He left the army to work in Grangemouth, Scotland, and then on the buses in Belfast. How he met his wife and they had five children. I now have photos of him with his family. And how he helped smuggle guns into Ulster to fight against the army he had once served. He was a Young Citizens Volunteer man, fighting home rule against the British Army, when war broke out and the paramilitary groups joined with the rest of the armies to fight the common cause of the growing German Empire, whose aristocracy and corporations were threatening other aristocracies cash cows and corporations. And James became a bomber and a high ranking one at that.

James and his family

Mark sent me material, about where and when James fought. His battalion fought at the Somme, on 1st of July 1916. James battalion was, like most that day, decimated. What he experienced, what he saw, heard, felt was horrific. The fear. The noise. The friends he must have seen dying, mowed down in mechanized death. Forced to walk out against the metal storm. Mates from home; people he knew from the wee town lands of Kernan and Lawrencetown and Tullylish and the town of Gilford. People he had grown up with, been politicized with, blown apart. Mown down. Poppies. And he must have, that man from the leafy hedges of Tullylish, killed. Watched as men were blown to bits by his bombs. That was his job. He must have fought at close quarters, stabbing, punching, strangling, kicking, shooting and stepping on the carpet of dead sons, fathers and brothers.


James Photographed by George Hackney
And his commanding officer described him as cheery. Just like Charley. Cheery in the depths of hell. Did he witness the Surreys given footballs and told to kick them as far into the German trenches as they could? A cynical game, designed to negate the camaraderie of the reported Christmas 1914 truce and football match. Like Charley, and his friends, MY friends as a nine year old, did he make the choice, "forward to almost certain death, instead of backwards to certain death by firing squad?" Forced by the men who dined on Harrods Hampers behind the lines, ordering wave upon wave of machine gun fodder forward, trampling over the dead, the dying and the body parts. Their deadly game, played out on a board and their mistakes ending lives and decimating families in "blighty."

James photographed by George Hackney after a hard day at the front.

I devoured Charley's story. The alien, ugly landscapes and the cheerful banter between Charley and his friends, main characters who over weeks I had got to know and who, unexpectedly, stunningly, shockingly got shot, blown up, killed. Charley picked up the dismembered body parts of best friend, and personally buried him. He witnessed and was ordered to take part in what nowadays we recognise as war crimes -as if all war is not a crime.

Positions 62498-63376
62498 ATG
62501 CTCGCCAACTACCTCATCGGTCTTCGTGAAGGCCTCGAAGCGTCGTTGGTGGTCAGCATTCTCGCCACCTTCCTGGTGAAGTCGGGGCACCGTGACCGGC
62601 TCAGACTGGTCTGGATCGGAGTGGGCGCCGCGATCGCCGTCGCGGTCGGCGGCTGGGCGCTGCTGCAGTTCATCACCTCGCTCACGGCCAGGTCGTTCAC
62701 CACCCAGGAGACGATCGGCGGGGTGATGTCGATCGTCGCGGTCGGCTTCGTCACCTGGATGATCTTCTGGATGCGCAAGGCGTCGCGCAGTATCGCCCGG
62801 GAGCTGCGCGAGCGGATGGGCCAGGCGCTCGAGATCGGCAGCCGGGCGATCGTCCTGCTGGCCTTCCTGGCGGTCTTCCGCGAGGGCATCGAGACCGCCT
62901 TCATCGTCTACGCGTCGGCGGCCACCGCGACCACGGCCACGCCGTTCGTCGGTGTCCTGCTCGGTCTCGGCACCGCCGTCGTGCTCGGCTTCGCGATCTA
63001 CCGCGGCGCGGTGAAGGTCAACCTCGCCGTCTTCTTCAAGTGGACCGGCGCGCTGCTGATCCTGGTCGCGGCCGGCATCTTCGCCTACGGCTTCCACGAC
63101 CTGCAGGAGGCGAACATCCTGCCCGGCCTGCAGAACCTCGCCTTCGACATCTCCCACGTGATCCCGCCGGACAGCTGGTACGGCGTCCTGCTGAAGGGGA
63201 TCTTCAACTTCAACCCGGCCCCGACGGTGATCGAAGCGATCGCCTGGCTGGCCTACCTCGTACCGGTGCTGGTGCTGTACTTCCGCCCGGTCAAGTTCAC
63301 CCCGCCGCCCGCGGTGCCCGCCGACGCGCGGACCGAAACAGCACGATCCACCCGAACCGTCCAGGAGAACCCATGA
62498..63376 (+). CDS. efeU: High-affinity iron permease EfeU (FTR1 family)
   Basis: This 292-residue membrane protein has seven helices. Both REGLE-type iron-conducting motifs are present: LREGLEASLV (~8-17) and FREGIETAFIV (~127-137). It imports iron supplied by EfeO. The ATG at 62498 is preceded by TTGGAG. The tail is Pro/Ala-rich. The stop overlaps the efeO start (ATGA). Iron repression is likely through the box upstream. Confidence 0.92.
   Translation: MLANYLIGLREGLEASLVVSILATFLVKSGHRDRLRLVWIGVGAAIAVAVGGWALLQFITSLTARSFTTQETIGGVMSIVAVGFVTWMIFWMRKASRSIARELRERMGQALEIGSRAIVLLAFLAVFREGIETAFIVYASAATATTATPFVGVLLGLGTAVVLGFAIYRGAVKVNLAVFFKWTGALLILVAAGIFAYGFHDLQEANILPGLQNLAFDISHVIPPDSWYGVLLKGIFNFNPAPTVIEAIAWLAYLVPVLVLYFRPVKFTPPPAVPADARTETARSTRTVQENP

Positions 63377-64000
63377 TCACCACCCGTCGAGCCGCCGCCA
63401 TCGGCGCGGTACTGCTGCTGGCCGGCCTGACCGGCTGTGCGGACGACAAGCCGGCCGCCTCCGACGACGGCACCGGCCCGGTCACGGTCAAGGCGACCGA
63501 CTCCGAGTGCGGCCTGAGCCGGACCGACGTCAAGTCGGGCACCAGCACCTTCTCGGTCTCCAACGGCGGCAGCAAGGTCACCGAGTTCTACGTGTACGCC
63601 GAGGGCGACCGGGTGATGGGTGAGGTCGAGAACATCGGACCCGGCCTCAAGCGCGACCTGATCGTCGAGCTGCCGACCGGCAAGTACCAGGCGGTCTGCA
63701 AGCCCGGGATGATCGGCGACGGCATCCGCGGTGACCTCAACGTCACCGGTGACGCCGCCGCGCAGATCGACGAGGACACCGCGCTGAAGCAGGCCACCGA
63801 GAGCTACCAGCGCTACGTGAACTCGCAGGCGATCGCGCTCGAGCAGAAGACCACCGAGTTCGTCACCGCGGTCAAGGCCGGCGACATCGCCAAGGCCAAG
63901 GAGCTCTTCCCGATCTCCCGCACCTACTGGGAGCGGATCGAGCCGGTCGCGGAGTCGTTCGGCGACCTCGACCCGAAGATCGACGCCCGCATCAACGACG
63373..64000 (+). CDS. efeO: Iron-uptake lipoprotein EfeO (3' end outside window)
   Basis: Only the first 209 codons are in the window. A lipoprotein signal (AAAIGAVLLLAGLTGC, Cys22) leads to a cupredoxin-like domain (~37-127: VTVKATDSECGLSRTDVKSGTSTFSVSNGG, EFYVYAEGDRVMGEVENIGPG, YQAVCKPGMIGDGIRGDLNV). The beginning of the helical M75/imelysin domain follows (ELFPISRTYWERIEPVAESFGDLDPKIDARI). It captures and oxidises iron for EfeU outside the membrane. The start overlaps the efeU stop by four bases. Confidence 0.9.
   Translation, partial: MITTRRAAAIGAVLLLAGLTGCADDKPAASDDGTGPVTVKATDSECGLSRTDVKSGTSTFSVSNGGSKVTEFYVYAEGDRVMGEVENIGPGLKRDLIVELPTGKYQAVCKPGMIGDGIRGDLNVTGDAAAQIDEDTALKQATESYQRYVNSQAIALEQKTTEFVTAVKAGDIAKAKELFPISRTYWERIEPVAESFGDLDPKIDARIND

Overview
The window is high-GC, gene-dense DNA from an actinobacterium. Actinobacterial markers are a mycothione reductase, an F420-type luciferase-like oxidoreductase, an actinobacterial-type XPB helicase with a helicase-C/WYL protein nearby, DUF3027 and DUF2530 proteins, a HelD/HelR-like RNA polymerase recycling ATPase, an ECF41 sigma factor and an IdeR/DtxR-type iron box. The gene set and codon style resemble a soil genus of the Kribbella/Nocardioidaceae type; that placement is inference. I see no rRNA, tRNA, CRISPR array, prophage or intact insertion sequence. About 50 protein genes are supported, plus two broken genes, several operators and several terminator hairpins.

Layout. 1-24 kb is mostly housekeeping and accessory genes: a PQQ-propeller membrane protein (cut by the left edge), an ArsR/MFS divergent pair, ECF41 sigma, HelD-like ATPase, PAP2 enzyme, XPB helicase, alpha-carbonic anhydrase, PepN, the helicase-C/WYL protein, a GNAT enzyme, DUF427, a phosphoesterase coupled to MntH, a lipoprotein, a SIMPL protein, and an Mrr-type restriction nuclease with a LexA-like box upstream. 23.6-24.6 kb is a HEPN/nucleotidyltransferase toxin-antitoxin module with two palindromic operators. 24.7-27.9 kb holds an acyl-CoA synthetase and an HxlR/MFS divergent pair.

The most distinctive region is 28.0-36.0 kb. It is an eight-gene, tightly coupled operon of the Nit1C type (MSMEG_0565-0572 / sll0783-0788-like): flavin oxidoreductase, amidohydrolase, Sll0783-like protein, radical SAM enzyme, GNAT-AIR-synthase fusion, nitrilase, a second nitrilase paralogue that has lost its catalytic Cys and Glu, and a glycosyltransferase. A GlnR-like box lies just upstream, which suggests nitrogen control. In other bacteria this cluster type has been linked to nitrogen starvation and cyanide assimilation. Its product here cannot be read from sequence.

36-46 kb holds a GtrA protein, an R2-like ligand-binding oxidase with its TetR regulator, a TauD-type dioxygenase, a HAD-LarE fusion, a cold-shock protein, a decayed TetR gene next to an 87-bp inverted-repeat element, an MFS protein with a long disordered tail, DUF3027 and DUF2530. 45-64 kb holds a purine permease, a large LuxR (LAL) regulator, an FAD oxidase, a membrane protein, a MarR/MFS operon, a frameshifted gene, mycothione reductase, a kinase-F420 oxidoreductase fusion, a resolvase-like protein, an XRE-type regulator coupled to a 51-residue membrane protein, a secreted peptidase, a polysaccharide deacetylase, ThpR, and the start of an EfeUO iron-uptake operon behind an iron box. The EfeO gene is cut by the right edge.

Did James? Did my other relatives?




My Great Grandfather, Thomas, on my mothers side came back from war, broken. An alcoholic, from whom my grandfather used to hide the axe, as his brave, damaged da' when drunk, wanted to kill the local landowner and those who had urged them all to the slaughter. His words to my grandfather have been passed down the family line,"if you ever join the army, I'll take the axe to you." What wonders abroad had he ran away to see? What memories of the world beyond Magherally did he have, behind weeping, reddened eyes?

Thomas Mulligan.



These men, what they were ordered- forced to do, meant women and children struggled. They had to pick up the pieces. They starved and they went, desperately, without. And the awful acts of war; the awful act of mechanised slaughter; the awful act of forcing teenagers and men to rip other men apart, caused misery and screaming silence for years to come within melted minds and across a guilty, misunderstanding society.

The story of Charley, written by Pat Mills, and brilliantly, graphically drawn by Joe Colquhoun, was decidedly anti-war; designed to show those who read, the realities of the murderous mayhem, dehumanising all who were there. And most boys my age read. Most of us must have learned from those pages. Those left behind had horrors behind those kind eyes, the ones who were strong enough to endure the memories. My Great Grandfather died in his early forties, broken, angry, sad, a shadow.